Thursday, October 3, 2013
How do you pitch to Yasiel Puig?
By Lee Singer
For each of the eight remaining postseason teams, the Stats & Information team will offer a look at a key hitter and use Next-Level data to analyze how he might best be approached by opposing pitchers.
When the Los Angeles Dodgers called up Yasiel Puig on June 3, they were 23-32 (.418) and 8.5 games back in the NL West. From that point forward, they went 69-38 (.645) and won the division by 11 games.
While Puig certainly wasn’t the only reason for the turnaround – a healthy Zack Greinke and Hanley Ramirez were among the others – Puig developed into an impact player and helped carry the Dodgers to the postseason.
But how do you pitch to him? Let’s take a look at three keys.
Be careful early in the count
Puig’s first career HR came on the first pitch of his seventh at-bat, setting the tone for what would be one of the game’s most aggressive – and successful – hitters early in the count.
When Puig sees a first-pitch strike, he swings 68 percent of the time; only two hitters (Freddie Freeman and Carlos Gomez) swung at such pitches more often since Puig debuted.
Puig hit .551 with a 1.642 OPS on the first pitch, the third-highest OPS in the last 25 seasons behind Jim Edmonds in 2004 and Gary Sheffield in 2000. Puig’s nine first-pitch home runs ranked fourth in baseball, even though he didn't debut until June.
With so much success on the first pitch, it’s no surprise that the deeper the pitcher is able to get in the count against Puig, the more the advantage swings his way. This is the case for most hitters, but the difference is even more pronounced with Puig, as seen in the chart to the right.
He’s superman on the first two pitches and essentially a league-average hitter from the third pitch on.
Lefties: go upstairs
As with most right-handed hitters, Puig hit better against left-handed pitching (.340/.419/.583) than right-handed pitching (.312/.381/.516).
Left-handers worked Puig inside unlike any righty in baseball, throwing him a MLB-high 48 percent pitches on the inner third or further inside.
Puig found success on these pitches when he put the ball in play, hitting .333 and slugging .583. However, he also missed on about a third of his swings.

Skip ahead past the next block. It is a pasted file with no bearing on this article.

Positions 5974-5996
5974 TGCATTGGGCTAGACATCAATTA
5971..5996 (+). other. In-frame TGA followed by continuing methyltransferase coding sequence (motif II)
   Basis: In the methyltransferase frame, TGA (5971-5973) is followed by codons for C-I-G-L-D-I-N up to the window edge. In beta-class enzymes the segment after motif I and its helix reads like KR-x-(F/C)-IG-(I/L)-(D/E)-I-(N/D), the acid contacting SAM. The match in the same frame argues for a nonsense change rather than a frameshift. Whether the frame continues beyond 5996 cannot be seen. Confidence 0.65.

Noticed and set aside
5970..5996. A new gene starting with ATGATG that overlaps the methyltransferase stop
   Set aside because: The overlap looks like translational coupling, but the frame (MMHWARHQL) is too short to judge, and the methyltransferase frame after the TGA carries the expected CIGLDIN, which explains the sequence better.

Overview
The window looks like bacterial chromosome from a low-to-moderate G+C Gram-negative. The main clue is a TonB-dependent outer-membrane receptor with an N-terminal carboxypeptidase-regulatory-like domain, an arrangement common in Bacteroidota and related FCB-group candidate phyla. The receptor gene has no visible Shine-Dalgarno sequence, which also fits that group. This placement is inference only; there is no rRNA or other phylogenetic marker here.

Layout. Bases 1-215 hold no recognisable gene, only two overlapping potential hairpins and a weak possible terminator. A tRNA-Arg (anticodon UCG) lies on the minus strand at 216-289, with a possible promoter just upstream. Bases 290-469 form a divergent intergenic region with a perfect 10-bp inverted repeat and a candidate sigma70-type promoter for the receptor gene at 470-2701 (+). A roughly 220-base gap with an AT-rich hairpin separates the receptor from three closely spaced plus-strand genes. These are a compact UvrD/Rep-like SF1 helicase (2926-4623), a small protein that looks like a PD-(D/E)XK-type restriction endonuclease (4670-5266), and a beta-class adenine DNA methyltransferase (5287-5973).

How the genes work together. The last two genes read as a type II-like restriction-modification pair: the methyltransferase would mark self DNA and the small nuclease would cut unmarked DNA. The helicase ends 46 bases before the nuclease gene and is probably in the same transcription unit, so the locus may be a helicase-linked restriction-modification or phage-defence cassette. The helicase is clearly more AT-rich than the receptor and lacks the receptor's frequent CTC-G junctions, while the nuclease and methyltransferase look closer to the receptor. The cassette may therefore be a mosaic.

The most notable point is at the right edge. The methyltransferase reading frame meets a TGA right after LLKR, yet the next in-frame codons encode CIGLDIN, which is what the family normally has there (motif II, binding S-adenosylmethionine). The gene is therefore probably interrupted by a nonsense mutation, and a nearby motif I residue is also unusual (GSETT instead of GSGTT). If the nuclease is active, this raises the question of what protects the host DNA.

The area Puig is most vulnerable to left-handed pitching is up in the zone. He hit just .238 against pitches in that location without a single extra-base hit. He also swung and missed more than any righty in baseball from the time he debuted.
Righties: get him to chase
Puig showed the ability to handle everything righties threw at him during his rookie year. He hit .352 against fastballs (2/4-seam), .360 against changeups and splitters and even .270 against breaking balls, well above the major-league average of .216 in righty versus righty situations.
Where he struggled at times was with his approach, showing a tendency to expand the strike zone. His chase rate (35 percent) was 12th highest among right-handed hitters after his debut.
He showed even more of a tendency to go after breaking balls, chasing 48 percent of those that fell out of the zone (fourth-highest among right-handed hitters).
Puig made pitchers pay when they weren’t able to locate those breaking pitches. He hit a major-league-best .406 on breaking balls in the zone but .098 on those out of the zone, missing on 73 percent of swings against those pitches.
That makes him susceptible to someone like Braves closer Craig Kimbrel, who loves to get hitters out on sliders off the plate.
Puig versus Kimbrel will also be a must-watch matchup in this regard: If Kimbrel leaves a slider off the plate, Puig could crush it. He hit eight home runs against sliders from righties. The only players with more were Chris Davis and Miguel Cabrera, who each had nine.